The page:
Within the application, support for 32-bit HDR imagery in Photoshop has been advanced greatly, providing a much smoother workflow in conjunction with After Effects. Layers can now be 32-bit and you paint directly on them with 32-bit brushes. Several filters have also made the move to the higher bit depth, including Hue/Saturation and Levels, Auto Levels, Auto Contrast, and Auto Color. Other improvements to the 32-bpc workflow with Photoshop include the ability to create 32- and 16-bpc PSD files when exporting layered PSD files as well as creating new PSD files from within After Efffects. Since not all filters are 32-bit savvy, artists will still need to convert to a lower bit depth to use certain features — something users of After Effects have been dealing with as well.
The biggest change for video and film users in Photoshop Extended is probably the support for painting on motion layers. Photoshop effectively becomes a great motion retouch tool, especially with the tighter integration with Adobe After Effects. To use the feature, simply import a movie file (QuickTime, Flash, and Windows Media sequences are supported) and it acts much like a still layer. The layer has a filmstrip icon signifying it is a motion layer. The source footage is not actually saved as part of the PSD, but instead as a reference so you are not duplicating media unnecessarily — of course you’ll need to manage supporting files much as you would in an After Effects project.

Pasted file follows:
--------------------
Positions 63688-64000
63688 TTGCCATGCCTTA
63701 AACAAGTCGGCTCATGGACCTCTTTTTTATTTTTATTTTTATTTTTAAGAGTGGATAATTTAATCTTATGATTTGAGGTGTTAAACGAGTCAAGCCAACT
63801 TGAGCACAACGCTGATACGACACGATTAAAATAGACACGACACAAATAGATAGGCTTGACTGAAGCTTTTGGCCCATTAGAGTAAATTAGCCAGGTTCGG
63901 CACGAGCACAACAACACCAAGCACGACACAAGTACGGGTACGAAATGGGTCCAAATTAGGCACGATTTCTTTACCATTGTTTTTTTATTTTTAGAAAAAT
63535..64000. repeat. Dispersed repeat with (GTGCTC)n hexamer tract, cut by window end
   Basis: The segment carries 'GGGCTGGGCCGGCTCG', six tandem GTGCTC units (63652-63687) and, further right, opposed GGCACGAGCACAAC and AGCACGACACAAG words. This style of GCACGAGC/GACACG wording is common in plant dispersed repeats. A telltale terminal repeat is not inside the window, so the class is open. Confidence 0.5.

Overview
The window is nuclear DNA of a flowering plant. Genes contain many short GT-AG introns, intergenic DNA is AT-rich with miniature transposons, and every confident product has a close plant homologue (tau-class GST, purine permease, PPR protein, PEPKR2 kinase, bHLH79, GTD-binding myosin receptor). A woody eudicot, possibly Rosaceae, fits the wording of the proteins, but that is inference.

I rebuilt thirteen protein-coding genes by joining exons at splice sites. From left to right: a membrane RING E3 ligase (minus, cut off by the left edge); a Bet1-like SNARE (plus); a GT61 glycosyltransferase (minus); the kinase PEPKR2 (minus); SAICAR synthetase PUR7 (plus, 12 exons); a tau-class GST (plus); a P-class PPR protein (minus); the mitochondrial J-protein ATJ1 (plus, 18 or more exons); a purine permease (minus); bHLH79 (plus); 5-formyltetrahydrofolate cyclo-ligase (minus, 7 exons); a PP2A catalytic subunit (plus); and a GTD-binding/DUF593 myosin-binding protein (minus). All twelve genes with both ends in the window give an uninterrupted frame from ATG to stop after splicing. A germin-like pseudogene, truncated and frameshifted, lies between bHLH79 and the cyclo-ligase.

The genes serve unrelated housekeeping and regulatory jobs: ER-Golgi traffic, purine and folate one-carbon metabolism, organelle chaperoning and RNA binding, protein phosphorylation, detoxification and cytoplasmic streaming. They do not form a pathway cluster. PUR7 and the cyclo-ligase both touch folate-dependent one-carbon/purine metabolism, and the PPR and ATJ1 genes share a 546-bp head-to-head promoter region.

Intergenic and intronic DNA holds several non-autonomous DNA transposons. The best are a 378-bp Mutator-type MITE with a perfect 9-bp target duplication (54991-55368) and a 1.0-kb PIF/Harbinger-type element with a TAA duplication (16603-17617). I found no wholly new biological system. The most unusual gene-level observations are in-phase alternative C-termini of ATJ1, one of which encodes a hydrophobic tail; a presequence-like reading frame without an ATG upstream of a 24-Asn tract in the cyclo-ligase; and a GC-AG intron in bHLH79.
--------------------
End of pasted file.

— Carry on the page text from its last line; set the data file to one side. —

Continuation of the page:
Once it is imported, that’s where the fun begins. You can, of course, clone or paint on the current frame and step through your sequence just as you might in shake or flame. You are also able to pick a frame offset to clone from a prior or future frame — and in conjunction with onion skinning of the images the feature becomes quite powerful. 32-bit painting in Photoshop with the familiar brushes. The paint is raster-based and there is no facility for repeating the strokes on a different piece of source footage as with vector paint, but we’re sure this feature will become a fave for effects and motion graphics artists. It will be interesting to see the performance of the feature in action — as not just painting on a sequence is important, but so is the ability to play a movie in real time and judge the result of what has been created.